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George Stigler
Chicago School of Economics
Birth January 17, 1911(1911-01-17)
Seattle, Washington
Death December 1, 1991 (aged 80)
Chicago, Illinois
Nationality United States
Institution University of Chicago
Field Economics
Alma mater University of Chicago (Ph.D.), Northwestern University
Influences Frank Knight, Jacob Viner, Henry Simons
Opposed John Maynard Keynes
Influenced Jacques Drèze
Thomas Sowell
Contributions Capture theory
Awards Nobel Memorial Prize in Economic Sciences (1982)
National Medal of Science (1987)
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George Joseph Stigler (January 17, 1911  – December 1, 1991) was a U.S. economist. He won the Nobel Memorial Prize in Economic Sciences in 1982, and was a key leader of the Chicago School of Economics, along with his close friend Milton Friedman.

While at Chicago, he was greatly influenced by Frank Knight, his dissertation supervisor. Milton Friedman, a friend for over sixty years, comments it as a remarkable feat since only three or four students ever managed to complete their PhD dissertation under Knight in 28 years of his service at Chicago. Jacob Viner and Henry Simons also had great influence on him. Among his students, W. Allen Wallis and Milton Friedman also had great impact on his economic thinking.

Stigler is best known for developing the Economic Theory of Regulation, also known as capture, which says that interest groups and other political participants will use the regulatory and coercive powers of government to shape laws and regulations in a way that is beneficial to them. This theory is an important component of the Public Choice field of economics. He also carried out extensive research into the history of economic thought.

His 1962 article "Information in the Labor Market" developed the theory of search unemployment.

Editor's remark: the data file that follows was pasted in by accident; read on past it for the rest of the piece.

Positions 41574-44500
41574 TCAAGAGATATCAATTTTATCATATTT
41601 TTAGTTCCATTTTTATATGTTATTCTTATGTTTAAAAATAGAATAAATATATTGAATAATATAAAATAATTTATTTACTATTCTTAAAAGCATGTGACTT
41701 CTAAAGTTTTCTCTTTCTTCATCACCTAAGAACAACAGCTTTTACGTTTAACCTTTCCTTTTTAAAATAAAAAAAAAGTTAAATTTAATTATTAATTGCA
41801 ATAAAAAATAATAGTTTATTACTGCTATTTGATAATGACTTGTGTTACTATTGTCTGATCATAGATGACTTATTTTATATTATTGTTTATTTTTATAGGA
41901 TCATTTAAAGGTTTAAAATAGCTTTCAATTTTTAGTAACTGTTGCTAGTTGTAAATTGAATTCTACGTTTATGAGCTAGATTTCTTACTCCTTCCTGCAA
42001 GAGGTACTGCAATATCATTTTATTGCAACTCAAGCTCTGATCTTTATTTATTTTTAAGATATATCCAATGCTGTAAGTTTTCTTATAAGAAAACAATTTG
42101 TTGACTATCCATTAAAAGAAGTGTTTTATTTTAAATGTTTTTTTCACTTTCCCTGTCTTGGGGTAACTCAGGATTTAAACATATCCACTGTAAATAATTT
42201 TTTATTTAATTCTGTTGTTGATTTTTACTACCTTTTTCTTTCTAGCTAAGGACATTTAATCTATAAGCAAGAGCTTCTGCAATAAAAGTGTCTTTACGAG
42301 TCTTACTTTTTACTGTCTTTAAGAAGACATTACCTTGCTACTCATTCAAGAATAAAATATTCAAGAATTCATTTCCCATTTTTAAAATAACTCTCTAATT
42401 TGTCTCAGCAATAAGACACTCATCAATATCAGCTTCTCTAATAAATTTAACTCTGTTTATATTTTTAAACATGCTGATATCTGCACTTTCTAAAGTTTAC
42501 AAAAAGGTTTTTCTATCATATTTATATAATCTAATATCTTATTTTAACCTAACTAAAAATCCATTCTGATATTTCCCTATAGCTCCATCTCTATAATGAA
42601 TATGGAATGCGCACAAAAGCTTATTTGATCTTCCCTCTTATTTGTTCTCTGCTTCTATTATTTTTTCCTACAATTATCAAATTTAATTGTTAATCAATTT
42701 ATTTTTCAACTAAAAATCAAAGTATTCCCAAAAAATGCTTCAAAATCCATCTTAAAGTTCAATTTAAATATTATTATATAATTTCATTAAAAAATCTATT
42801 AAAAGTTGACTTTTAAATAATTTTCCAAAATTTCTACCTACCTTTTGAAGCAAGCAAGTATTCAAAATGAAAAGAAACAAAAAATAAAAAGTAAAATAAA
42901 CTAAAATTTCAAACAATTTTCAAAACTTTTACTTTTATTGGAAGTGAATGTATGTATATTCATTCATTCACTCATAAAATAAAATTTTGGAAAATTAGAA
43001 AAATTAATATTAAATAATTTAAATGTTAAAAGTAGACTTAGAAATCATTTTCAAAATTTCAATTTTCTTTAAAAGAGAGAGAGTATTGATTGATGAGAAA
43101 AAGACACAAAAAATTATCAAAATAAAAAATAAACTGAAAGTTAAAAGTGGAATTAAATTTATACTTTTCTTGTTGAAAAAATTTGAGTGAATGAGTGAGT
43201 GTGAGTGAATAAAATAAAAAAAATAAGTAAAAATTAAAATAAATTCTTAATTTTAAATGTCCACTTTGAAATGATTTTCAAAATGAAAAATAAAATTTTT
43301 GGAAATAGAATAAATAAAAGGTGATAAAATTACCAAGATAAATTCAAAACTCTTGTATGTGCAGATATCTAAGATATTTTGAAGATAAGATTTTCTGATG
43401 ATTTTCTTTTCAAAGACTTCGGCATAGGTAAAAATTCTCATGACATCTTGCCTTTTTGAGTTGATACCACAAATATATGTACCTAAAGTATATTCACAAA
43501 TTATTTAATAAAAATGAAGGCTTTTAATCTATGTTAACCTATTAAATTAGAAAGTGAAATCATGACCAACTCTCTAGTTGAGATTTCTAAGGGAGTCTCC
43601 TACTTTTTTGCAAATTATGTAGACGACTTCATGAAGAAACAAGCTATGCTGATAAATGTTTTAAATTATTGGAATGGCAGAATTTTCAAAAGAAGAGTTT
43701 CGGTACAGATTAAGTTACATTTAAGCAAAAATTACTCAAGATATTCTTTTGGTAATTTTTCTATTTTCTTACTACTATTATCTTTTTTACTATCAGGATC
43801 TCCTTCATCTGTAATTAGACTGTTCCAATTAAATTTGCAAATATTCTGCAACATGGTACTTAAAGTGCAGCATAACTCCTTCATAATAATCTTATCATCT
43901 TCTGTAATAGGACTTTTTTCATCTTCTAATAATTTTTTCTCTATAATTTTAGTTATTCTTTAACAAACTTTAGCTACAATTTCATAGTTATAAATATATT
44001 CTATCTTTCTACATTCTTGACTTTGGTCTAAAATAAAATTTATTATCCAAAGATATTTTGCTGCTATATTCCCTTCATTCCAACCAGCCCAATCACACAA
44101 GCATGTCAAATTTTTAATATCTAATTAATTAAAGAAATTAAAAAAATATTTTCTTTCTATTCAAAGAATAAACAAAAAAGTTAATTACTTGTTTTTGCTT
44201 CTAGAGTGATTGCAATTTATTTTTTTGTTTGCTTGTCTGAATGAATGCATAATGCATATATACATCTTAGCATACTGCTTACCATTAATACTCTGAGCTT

He was well known for his sharp sense of humor, and wrote a number of spoof essays. In his book The Intellectual and the Marketplace, for instance, he proposed Stigler's Law of Demand and Supply Elasticities, that "all demand curves are inelastic, and all supply curves are inelastic, too." The essay referenced studies that found many goods and services to be inelastic over the long run, as well as offering a supposed theoretical proof; he ended by announcing that his next essay would demonstrate that the price system does not exist. Another essay, on "Truth in Teaching," described the consequences of a (fictional) set of court decisions that held universities legally responsible for the consequences of teaching errors.

The Stigler Diet was named after him.

Stigler was born in Seattle, Washington, attended the University of Washington and Northwestern University, and received his Ph.D. from the University of Chicago in 1938. He spent much of World War II at Columbia University, performing mathematical and statistical research for the Manhattan Project. He later served on the Columbia faculty from 1947 to 1958.